Why, in a year full of beloved celebrities leaving us, is Gene Wilder‘s death affecting me so much? If we think about it logically, it makes no sense for the death of an actor to affect us on a personal level, no more than the death of any other stranger we might have learned passed away. Actors are a part of our lives because they pretend to be someone else and recite lines written by someone else. What makes them a part of our existence is the very thing that should distance them from us as actual people we can know.
Yet we know that’s not true. Some actors, somehow, make us feel as though we know the real them through their performances, and in that way they aren’t strangers, but tangible people that make our lives better just by existing, like an old friend that moved away but still calls. On some level we understand it isn’t logical to feel that type of connection, but since when does logic have much to do with love and loss. Because the actors that do mean something to us are the ones that speak to us about what it means to be human, and Gene Wilder was one of those people for me.
Since I heard about his death yesterday I’ve been trying to understand why I’m so upset, about why it felt like an old friend had died. I didn’t know him personally, had never met him or spoken with him, yet the news hit me like I was expecting to get a call from him tomorrow.
I know in the modern world of social media platforms that every celebrity death can feel like a race to declare which of us is most upset, that for some a death is an excuse to get attention. But for many there is a quieter grief that is very real, a grief worthy of being above skepticism. The truth is this one hurts me, because for as long as I’ve been able to love things I’ve loved Gene Wilder, and it all started because I have always loved Willy Wonka.
To say the movie is one of my favorites doesn’t really explain how I feel about. It’s as ubiquitous in my memories of growing up as family vacations and my favorite teachers. It was always on; I always watched it; I have always loved it.
Yet, I never identified with any of the children in it, never dreamed of winning a factory of chocolate, or of finding a Golden Ticket. No, I was mesmerized by Willy Wonka himself, that strange, funny, creepy man who calmly watched children endangered in his weird world.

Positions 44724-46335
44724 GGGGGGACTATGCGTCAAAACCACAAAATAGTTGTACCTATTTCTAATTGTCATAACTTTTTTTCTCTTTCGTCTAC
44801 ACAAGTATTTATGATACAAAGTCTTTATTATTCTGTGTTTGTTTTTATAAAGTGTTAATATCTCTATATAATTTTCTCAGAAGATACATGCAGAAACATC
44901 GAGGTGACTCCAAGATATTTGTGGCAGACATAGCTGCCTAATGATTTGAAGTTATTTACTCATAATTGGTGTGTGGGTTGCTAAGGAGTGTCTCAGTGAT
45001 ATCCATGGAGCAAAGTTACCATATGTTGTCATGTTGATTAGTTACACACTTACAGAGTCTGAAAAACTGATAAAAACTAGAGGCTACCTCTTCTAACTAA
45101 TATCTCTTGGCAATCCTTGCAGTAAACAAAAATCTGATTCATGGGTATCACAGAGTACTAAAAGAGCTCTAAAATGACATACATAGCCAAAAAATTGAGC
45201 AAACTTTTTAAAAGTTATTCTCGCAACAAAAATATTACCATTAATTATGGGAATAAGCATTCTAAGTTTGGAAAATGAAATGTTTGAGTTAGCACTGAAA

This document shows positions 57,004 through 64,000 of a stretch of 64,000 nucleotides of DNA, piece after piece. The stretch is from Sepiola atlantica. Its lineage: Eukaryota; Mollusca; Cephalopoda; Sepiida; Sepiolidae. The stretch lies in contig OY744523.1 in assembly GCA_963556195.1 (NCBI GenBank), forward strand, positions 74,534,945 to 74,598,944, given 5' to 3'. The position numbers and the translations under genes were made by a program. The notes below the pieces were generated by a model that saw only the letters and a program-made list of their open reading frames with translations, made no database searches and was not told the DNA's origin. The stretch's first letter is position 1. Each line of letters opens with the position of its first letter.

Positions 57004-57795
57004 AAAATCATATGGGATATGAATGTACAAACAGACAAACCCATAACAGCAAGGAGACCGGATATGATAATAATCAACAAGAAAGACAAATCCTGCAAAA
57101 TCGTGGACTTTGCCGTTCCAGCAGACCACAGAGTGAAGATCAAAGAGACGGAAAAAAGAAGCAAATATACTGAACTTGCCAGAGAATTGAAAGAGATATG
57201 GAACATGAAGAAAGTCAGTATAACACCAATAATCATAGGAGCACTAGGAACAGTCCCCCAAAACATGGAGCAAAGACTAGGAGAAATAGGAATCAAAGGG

When you’re young you love the things you love without question, and even as I got older and came to understand what made Gene Wilder a unique and singular talent–the calm rage of a volcano always on the verge of erupting, who just also happened to be one of the funniest people ever–I never asked myself why that particular character had taken hold of me so strongly.
I quote Willy Wonka constantly, own multiple copies of it, have watched it too many times to count, but until now I have never really asked why it means so much to me, and why the man who brought him to life did too.
Since yesterday that’s all I’ve thought about though, and as such I keep coming back to my favorite scene from the movie, one I return to when I hear about a wonderful thing someone has done, something that reaffirms my faith in what sometimes feels like a dark world. And it’s Gene Wilder’s humanity as Willy Wonka that makes the scene what it is.
The tour is over, Charlie is the last child standing, and he and Grandpa Joe believe he has won the grand prize, when Willy Wonka politely says goodbye to them both. What follows next has always and sincerely shaped the way I view the world.
They follow Willy Wonka into his bizarre office, where everything has been cut in half, and there they are informed by Wonka, who thus far has smirked his way through the movie like a villain that knows something the hero does not, that Charlie didn’t win. Grandpa Joe loses it.
That’s when Wilder’s rage comes spewing out. Charlie broke the rules, the same as the rest of them; Charlie can’t be trusted, so he doesn’t win. Good day, sir. It’s awful. It’s heartbreaking. Charlie broke the rules, yes, but we know he’s not like the rest of them. This isn’t fair.
In that moment Grandpa Joe sees Willy Wonka for the monster we fear he might be, another in a world full of them, and Grandpa Joe says they’ll give Slugworth what he wants. But Charlie sees someone else sitting there, he sees the other side of the man, a man cut in half just like his office, the side of Willy Wonka that an adult can’t see. That man is broken, disappointed, undone by his own hope to find a child worthy of such a gift. Willy Wonka didn’t fail the world, it failed him.
Charlie goes over and puts down the Everlasting Gobstopper and walks away. That’s when the cynic, fearful that the world is only full of greed and darkness, loses his rage and puts his hand over the candy, a candy that promised wealth to a poor child, but is now a symbol for something much more important.
“So shines a good deed in a weary world.”
The line was written by Shakespeare, but it forever belongs Gene Wilder.
The world can seem dark and disappointing, but it isn’t. There is hope there, a humanity that will overcome, and it was Gene Wilder that brought that to life.
So I know this is just another tribute in thousands that will be written, some heartfelt, some less so, and I know that I didn’t know Gene Wilder, but yet it feels like I lost an old friend. I think I know why now too: it was his ability to be a cynic, one constantly fighting against an anger with the way the world is instead of how it should be, all while still being sentimental and hopeful.
I’m not upset because I feel like I knew Gene Wilder; I’m upset because it felt like somehow he knew me.
The world already seems a little more weary without him, but his humanity will shine through every time a kid watches Willy Wonka for the first time, just as it always has for me.
What’s your favorite memory of Gene Wilder? Share it with us in the comments below.
Images: Paramount Pictures